Queen are a bigger band now in the USA than ever before.
I remember them being on the outside looking in on the rock music scene of the ’70s and ’80s. Queen was never a band you could pidgeon-hole into one type of music. What began as pseudo-Led Zeppelin morphed into something quite unique. American audiences listening to A Night at the Opera heard rock, ballad and whatever the hell Lazing on a Sunday Afternoon is.
Elektra Records was terrible about promoting them and the fact that their 1982 tour was so badly received that they never played the US again sucked for a huge fan like me. I, like most Americans, discovered Queen in 1975 with the release of Bohemian Rhapsody. What an odd, amazing song. The length, the subject, as it is, was completely unique.
Then in 1977, I fell in love with the band with the release of News of the World and the double A-sided singles We Will Rock You and We Are the Champions. I got tickets to my first Queen show at Madison Square Garden and on December 2, 1977, I was there, the first section up from the floor on the opposite side of the arena from the band. They blew my socks off. I knew only a handful of songs, but the whole show hooked me. Freddie was a ballet star as a rock star. He wore the one piece body suits and changed about four times. Then came the final encore and I’ll remember it till the day I die. Freddie strutting out on stage in a NY Yankees jacket and cap. A banner across the entire, enormous stage reading NY Yankees World Champions and the crowd roaring like the Yankees themselves were up there.
Queen played the Garden again in 1979, 1980 and, finally, in 1982. That year, they played 2 shows and the Garden was not sold out. Not even close. That afternoon, my friend and I camped out at Crazy Eddie on 57th and 3rd to meet the band and get autographs. Why I didn’t bring a camera, I don’t remember and regret. We bought new copies of albums we already owned and waited 3 hours for our turns. I bought Night at the Opera because I thought the white album cover would show the autographs perfectly. It did and still hangs on my wall today. So, up the stairs, we walked and at the top, and there they were. John, Brian, and Roger to the right, Freddie on a separate table to the left, looking not too happy to be there. I wore my hand painted ET shirt, this being the summer of ET, and the guys loved it. Brian commented that they love movies but don’t get out to them as much as they’d like while on tour. They were just so nice. Brian even messed up my name on the autograph and fixed it and apologized. Freddie barely looked up and I was at a loss for words. A few hours later, my girlfriend and I went to the show and I sang every song. I didn’t know then that it would be the last time I’d get to see them.
Freddie’s transformation to the stereotypical gay “clone” look didn’t play well with mainstream rock audiences of the time. As the AIDS epidemic was taking hold, the stigma and homophobia were getting bad. While the look was fairly a common one in New York and San Francisco, much of the rest of the country saw this as a harbinger of the virus that would ultimately take his life. Then MTV banned the video for “I Want to Break Free” and the main source of music for most teens was shut off. Future album releases got almost no press and Queen was never a band the press liked to begin with. Rolling Stone gave them ZERO positive reviews during Freddie’s lifetime and the band graced the cover only once...in 2017!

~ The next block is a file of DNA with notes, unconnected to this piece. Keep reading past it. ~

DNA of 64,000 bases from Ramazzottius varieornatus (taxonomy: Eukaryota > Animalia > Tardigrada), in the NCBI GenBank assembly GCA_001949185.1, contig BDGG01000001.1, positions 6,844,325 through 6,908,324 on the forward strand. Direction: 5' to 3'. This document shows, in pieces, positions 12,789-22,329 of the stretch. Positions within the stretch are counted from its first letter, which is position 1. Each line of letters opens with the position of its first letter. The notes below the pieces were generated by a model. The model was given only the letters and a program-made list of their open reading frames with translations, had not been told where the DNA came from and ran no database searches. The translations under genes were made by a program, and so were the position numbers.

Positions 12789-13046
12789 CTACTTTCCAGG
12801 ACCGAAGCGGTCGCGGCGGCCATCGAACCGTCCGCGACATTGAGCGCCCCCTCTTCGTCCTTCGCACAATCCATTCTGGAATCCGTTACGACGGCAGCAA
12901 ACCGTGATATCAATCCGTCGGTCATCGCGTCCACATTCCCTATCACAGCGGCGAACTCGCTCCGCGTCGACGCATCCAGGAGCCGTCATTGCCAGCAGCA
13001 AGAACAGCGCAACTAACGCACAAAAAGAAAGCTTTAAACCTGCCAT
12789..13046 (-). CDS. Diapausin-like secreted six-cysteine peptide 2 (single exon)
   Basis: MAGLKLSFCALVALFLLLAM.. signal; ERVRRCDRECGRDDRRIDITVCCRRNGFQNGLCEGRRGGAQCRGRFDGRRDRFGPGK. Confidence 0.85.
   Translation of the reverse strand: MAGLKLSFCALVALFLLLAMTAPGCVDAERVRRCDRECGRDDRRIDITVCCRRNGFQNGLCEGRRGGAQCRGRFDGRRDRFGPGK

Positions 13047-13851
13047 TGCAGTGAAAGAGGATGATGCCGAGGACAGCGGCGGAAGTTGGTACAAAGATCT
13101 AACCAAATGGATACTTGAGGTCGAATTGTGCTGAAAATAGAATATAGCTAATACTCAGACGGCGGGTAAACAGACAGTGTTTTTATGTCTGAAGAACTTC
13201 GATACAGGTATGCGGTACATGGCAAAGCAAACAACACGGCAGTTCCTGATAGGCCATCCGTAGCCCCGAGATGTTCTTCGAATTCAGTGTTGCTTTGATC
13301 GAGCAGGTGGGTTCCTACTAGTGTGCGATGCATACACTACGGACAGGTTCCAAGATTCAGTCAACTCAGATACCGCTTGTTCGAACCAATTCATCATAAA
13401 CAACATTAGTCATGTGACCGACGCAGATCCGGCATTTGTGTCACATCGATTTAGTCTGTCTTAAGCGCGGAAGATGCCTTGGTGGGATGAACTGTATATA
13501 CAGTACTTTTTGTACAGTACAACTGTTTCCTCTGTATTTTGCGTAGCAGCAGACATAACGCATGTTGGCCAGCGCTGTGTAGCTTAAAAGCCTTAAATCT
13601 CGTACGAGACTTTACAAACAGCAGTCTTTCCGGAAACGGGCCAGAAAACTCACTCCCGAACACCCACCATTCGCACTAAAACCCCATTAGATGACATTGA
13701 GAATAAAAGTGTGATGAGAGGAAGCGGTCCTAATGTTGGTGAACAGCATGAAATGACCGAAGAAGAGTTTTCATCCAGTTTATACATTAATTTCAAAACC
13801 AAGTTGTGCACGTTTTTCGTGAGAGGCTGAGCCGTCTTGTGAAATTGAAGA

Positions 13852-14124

When Freddie passed away, I thought my favorite band had as well. But, a funny thing happened. The passion of Queen’s fans refused to let the band go away. Mike Meyers battled to include “Bohemian Rhapsody” in Wayne’s World. A new generation was exposed to this marvelous song and it rocketed up the charts to land, ultimately, at number 2. People started buying the Greatest Hits album and Queen began selling some of their songs for advertising. We Will Rock You became a staple of sports arenas from coast to coast and when a team won a championship on their home field, We Are the Champions rang out. When Paul Rodgers took the mic, no one I knew was excited, until the band landed on “American Idol”. That show gave more exposure to the depth of the catalog than anything before it. Suddenly, kids were aware of the band, not just from their parents, but because of what they experienced themselves.
Then came Adam Lambert and he accelerated the resurgence of Queen by his performances on American Idol and his joining the band. An American lead singer, singing some of the greatest songs of a rock canon grabbed American fans. Concerts sold out in minutes. I’ve been to both US tours and the ages range from old farts, like me, to teens and tweens for whom the music of Queen is both that of their parents and grandparents as well as discovered by them. The songs became staples of tv shows and radio again. Then came the movie. The reign of Queen in the USA has reached new heights. I proudly wear my shirts and get comments, 100% positive from old and new fans alike. Today, Queen are loved more in the US than ever before. This summer, I take my kids to their 3rd concert of Queen + Adam Lambert. They sing along to many of the songs, ever deeper cuts. What Freddie, John, Brian, and Roger began over 40 years ago is still alive and growing in the USA.
Long Live Queen!